6. The system for providing test coverage metrics according to claim 5, further comprising means for enabling a user of said computing system to select said elements of interest.
7. The system for providing test coverage metrics according to claim 5, wherein said logged entries comprise an indication that said located element corresponding to said detected code hook has been covered.
8. The system for providing test coverage metrics according to claim 5, wherein said computing system resides in a computer network.
9. A method for providing test coverage metrics in a computing system having a capability for component-based visual programming, comprising the steps of:
instrumenting a selected one of one or more component-based, visually-constructed programs in order to collect test coverage information further comprising the steps of:
locating one or more elements of interest in said selected visually-constructed program, wherein said elements comprise instances of features of said selected visually-constructed program, said features comprising one or more of: (1) events to be signaled by components; (2) actions to be performed by components; (3) attributes of components; and (4) connections to be fired; and
adding a plurality of code hooks to said selected visually-constructed program for each of said located elements;
initializing said test coverage metrics;
gathering a test coverage information for said selected visually-constructed program, using said instrumented program, further comprising the steps of;
executing one or more tests against said instrumented program; and
logging an entry upon detection of any of said code hooks during operation of said executing step; and
updating said test coverage metrics to reflect said gathered test coverage information.
10. The method for providing test coverage metrics according to claim 9, further comprising the step of enabling a user of said computing system to select said elements of interest.
11. The method for providing test coverage metrics according to claim 9, wherein said logged entries comprise an indication that said located element corresponding to said detected code hook has been covered.
12. The method for providing test coverage metrics according to claim 9, wherein said computing system resides in a computer network.
Description
CROSS-REFERENCES TO RELATED INVENTIONS

This application is related to U.S. patent application Ser. No. 09/154,231 entitled “Presentation of Visual Program Test Coverage Information”; U.S. patent application Ser. No. 09/154,126 entitled “Visual Program Runtime Performance Analysis”; and U.S. patent application Ser. No. 09/154,121 entitled “Presentation of Visual Program Performance Data”, all assigned to International Business Machines Corporation (IBM) and filed concurrently herewith.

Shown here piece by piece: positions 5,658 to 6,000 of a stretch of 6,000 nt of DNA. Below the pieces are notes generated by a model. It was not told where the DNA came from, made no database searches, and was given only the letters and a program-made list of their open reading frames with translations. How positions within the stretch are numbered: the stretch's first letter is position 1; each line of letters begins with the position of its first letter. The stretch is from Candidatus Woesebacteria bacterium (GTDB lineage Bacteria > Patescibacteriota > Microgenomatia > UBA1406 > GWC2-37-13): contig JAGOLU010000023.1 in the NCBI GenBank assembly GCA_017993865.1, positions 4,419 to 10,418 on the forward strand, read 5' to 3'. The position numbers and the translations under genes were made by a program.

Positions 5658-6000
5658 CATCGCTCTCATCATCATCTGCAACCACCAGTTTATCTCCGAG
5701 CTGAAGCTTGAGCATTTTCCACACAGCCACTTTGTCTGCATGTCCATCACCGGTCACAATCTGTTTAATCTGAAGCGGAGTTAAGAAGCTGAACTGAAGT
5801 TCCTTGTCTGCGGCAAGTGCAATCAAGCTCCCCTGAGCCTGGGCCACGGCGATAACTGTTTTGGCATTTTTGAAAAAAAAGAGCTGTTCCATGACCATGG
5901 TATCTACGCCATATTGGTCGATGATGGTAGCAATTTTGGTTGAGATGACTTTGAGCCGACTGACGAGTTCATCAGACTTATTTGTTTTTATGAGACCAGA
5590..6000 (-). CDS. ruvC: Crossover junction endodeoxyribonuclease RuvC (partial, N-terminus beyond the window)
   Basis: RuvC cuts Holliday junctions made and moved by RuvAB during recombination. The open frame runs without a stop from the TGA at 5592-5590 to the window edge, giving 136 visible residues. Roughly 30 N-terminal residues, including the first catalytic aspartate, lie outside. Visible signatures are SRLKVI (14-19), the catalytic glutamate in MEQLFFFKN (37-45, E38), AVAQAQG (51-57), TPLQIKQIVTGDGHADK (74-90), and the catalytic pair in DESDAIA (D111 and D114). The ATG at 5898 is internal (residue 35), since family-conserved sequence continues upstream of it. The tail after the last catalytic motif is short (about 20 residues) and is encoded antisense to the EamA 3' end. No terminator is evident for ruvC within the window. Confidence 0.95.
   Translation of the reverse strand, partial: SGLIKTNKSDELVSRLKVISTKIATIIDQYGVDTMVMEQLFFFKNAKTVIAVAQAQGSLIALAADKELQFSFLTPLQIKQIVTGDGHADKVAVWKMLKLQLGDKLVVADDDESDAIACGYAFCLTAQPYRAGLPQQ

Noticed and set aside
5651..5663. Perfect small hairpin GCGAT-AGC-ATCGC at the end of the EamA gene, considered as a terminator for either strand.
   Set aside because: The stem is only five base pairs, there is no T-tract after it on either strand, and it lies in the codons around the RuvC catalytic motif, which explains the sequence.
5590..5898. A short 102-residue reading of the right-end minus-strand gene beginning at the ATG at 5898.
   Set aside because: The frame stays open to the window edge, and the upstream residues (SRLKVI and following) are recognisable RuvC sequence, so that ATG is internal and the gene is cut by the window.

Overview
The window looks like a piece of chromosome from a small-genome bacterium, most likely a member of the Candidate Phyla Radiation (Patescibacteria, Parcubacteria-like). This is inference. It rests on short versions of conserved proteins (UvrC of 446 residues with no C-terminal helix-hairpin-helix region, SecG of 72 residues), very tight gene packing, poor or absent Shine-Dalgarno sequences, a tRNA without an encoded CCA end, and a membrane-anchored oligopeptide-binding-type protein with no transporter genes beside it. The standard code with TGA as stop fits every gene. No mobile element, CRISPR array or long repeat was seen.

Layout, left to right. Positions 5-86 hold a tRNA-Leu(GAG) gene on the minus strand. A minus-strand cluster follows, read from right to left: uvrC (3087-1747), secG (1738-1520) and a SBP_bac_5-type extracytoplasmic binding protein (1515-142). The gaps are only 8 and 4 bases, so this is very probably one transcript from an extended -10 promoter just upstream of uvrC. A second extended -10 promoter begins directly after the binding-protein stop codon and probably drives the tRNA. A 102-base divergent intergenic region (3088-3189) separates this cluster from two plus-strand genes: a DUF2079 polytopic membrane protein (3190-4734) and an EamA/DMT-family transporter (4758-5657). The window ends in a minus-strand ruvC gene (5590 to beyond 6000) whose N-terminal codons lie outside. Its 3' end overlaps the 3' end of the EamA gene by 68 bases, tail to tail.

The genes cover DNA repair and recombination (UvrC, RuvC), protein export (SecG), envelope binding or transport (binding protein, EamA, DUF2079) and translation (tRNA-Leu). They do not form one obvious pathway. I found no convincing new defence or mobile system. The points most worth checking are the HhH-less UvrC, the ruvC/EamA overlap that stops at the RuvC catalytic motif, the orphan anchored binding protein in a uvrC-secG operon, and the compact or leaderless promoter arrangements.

BACKGROUND OF THE INVENTION

1. Field of the Invention

The present invention relates to computer software, and deals more particularly with a method, system, and computer program for providing test coverage metrics in a visual programming environment. A model is defined for test coverage in the visual programming environment, and the metrics are based on this model.

2. Description of the Related Art

Testing is an important part of the software development cycle. The motivation for testing software is to raise the quality and reliability of the program, and to establish confidence that the program does what it is supposed to do. Assuming that programs contain errors, the purpose of testing is to find as many of the errors as possible. Thus, testing may be considered as the process of executing a program with the intent of finding errors.

Testing is a costly and time-consuming activity. Finding all the errors in a program is virtually impossible, because to do this, one must test the program for all possible inputs in all possible states—which, except for the most trivial of programs, is a prohibitively large number. The more tests that are executed, the higher the confidence level in the quality of the program code, but with a corresponding increase in time and money invested in the testing process. Since there can be no proof that, at a point in time, the program has no more bugs, the question arises: how much testing is sufficient? Techniques and tools have been developed to assist in evaluating the sufficiency of the testing. The main technique for demonstrating that testing has been thorough is called test coverage analysis.